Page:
Longevity of E.T stress

There’s another more significant difference though and it relates to the longevity of continual E.T pressure on the grass plant.

In 2017, we can see that continual E.T pressure didn’t really start until the 11th of June and with the arrival of rain on the 28th June, this process was halted.  So the longest period of continual E.T stress in June 2017 was 18 days.

Compare that with June 2018, when the continual E.T pressure started at this location on the 1st of June and continued throughout the month unchecked, so that’s 30 days of continual E.T pressure and of course we know that the process is still ongoing in July.

So both months might have had the same E.T level but the result in terms of higher levels of plant stress in 2018 are certain to be more severe in my books. This is due to the longevity of the stress period and the fact that there’s been no respite for the plant.

Consequences of continual high E.T stress

I believe that we will see more disease development on our turf surfaces as a result of these elevated levels of continual E.T stress but in general I don’t think we will see this till the arrival of rainfall and increased atmospheric humidity.

Principal among those diseases will be Anthracnose and Dollar Spot because they’re stress-related.

Use of PGR’s during stress periods

I get a lot of questions on this front when conditions are as they are so I used my ETS attendance to canvas opinion with the guys that have looked at this. The consensus is that continual applications of Trinexapac-ethyl at the label or sub-label rate are on balance positive with respect to grass plant health. In particular the use of ‘little but often’ TE (and it would have to be little and often with current temperatures to avoid the rebound) has been shown to decrease plant moisture loss and thereby lower stress. It’s logical that if you decrease leaf shoot production then you decrease net water use by the plant. There’s also the potential to increase plant rooting by taking the emphasis off top growth. I’m not particularly sold on this one, never have been but maybe during certain conditions (high E.T stress) the effects are more obvious. Now of course we come to the age-old question of rate and I know there’s plenty of viewpoints on this one. We know Poa annua is one of the most susceptible species to this type of stress (particularly the annual biotype) and the most-affected by TE.  So using a higher-than label rate of TE during drought stressed conditions is likely to increase Poa annua stress. Fine if that’s your objective, not so fine if it isn’t.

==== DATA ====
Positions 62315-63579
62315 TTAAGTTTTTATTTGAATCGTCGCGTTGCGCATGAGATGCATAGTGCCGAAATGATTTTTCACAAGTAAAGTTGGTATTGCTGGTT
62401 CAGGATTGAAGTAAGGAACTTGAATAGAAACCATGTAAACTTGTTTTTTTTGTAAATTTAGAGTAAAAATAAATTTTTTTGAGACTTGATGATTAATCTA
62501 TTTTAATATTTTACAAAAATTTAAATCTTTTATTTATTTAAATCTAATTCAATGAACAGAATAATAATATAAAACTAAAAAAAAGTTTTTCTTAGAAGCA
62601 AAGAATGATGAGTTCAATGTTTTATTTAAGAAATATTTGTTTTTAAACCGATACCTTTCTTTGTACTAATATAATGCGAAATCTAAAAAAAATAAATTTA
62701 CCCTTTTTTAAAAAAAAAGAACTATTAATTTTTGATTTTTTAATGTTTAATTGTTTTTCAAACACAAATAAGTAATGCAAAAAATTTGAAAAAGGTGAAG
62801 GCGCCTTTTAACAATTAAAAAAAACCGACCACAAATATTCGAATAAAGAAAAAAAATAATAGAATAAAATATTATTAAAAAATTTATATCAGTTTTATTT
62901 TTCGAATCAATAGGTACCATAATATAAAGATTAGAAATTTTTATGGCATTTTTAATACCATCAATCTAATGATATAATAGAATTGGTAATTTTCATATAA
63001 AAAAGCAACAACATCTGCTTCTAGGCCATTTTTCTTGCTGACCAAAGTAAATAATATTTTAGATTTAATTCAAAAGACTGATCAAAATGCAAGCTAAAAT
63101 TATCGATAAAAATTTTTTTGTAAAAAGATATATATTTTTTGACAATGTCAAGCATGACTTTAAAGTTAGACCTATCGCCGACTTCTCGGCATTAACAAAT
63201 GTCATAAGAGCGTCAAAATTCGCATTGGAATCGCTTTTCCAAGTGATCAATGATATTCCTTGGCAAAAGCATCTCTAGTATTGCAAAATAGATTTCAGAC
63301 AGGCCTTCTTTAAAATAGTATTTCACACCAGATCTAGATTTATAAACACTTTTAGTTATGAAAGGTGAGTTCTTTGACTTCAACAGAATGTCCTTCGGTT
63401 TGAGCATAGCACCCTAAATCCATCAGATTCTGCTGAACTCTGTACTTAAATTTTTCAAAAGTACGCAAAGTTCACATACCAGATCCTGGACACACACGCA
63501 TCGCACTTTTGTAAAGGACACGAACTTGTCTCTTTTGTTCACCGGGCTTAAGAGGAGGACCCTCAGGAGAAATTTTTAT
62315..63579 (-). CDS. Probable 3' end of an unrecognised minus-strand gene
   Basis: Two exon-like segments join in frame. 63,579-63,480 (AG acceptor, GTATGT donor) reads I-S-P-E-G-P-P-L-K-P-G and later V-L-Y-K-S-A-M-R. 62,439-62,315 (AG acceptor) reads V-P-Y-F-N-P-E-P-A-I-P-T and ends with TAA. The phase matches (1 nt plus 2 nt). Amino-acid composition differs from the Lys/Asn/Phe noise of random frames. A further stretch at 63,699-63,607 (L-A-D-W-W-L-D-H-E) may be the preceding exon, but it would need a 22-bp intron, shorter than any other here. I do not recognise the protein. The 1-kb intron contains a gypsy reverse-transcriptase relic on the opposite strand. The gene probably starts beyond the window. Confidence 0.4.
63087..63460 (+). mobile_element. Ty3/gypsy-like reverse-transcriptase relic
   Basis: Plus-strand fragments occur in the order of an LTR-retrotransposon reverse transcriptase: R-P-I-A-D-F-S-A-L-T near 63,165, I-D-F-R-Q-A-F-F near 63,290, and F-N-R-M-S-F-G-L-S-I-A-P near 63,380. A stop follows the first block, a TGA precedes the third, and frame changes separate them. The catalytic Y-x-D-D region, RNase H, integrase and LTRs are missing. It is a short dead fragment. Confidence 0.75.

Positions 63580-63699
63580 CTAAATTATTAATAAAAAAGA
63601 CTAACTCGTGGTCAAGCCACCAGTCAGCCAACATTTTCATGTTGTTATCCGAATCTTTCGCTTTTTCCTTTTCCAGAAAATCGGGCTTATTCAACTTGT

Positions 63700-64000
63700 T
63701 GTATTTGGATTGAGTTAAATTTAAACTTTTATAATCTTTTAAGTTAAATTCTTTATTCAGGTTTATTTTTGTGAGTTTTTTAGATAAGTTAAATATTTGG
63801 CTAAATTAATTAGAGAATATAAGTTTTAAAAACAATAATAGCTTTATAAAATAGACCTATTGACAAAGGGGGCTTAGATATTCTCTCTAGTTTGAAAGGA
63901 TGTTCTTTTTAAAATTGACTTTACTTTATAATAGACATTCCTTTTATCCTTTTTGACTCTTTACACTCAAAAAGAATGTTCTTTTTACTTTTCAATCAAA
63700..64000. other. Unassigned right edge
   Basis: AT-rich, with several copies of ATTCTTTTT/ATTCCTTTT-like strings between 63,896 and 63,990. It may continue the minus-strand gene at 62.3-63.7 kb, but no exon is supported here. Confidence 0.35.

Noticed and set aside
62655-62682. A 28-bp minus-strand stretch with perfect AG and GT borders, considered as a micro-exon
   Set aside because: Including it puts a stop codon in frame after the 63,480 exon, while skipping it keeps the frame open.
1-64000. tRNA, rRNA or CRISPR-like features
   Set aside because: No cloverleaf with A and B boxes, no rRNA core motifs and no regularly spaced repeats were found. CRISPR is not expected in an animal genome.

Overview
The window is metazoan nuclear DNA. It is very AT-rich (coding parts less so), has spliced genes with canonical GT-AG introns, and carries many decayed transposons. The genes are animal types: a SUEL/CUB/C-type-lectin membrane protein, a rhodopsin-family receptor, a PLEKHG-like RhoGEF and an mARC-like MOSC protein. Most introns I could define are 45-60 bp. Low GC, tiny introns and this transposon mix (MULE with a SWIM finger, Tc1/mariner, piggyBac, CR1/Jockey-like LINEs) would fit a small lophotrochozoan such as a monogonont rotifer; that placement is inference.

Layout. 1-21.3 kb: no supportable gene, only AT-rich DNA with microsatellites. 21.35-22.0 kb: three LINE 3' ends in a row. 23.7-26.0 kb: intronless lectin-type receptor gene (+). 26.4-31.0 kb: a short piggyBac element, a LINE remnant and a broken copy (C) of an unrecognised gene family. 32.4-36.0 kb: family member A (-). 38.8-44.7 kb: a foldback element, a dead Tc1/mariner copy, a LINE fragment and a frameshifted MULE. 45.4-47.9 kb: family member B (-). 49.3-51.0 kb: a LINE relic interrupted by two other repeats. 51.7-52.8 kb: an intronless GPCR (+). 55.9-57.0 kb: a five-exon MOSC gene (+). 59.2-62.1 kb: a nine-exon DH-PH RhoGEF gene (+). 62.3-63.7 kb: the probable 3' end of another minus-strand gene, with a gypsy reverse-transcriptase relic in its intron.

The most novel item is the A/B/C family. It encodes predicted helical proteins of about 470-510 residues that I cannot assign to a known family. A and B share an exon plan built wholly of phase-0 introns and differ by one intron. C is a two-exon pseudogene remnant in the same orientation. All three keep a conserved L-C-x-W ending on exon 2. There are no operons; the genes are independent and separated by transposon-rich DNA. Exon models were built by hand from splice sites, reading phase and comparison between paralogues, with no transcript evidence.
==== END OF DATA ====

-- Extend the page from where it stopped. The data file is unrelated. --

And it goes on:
Biostimulant usage

I believe that the use of a combination of seaweed and humic acid at this time of year is beneficial to plant health, particularly when the plant is under stress, be it abiotic or biotic.

It is quite likely that use of these products outside of stress periods imparts less benefits but I think they do come into their own when we are faced with situations like the above. The objective is keeping plant health in balance with nutrition and not producing too weak or too lush a grass plant. It is though a tricky balance.

How high is our E.T at the moment and how does it compare to the United States for instance ?

One of the researchers presenting at the ETS was based in California and some of you will know they are enduring an extended drought scenario. In his own words “Our drought is bigger than your drought” 🙂

The researcher put up some weather data that showed their E.T losses per month can be as high as 200-250mm at their peak, that’s an average of 6.5 – 8mm per day !

So where are we in the pecking order of E.T ?

Well I borrowed this Twitter snippet from the venerable Ian Kinley @ Royal Porthcawl G.C.

You can see his weather station is recording a 24hr E.T of 7.64mm, so we are right up there currently. Any advance of 7.64mm ?

I should also point out that minutes after posting this clip they duly picked up a nice and steady 3mm of rainfall (let the slagging begin)

Ok that’s it for this week, sorry for the lateness in the day and week for sending this out. I’m off for a nice walk around a reservoir (possibly with a rod and bag) on the look out for some late-rising Trout 🙂

All the best.

Mark Hunt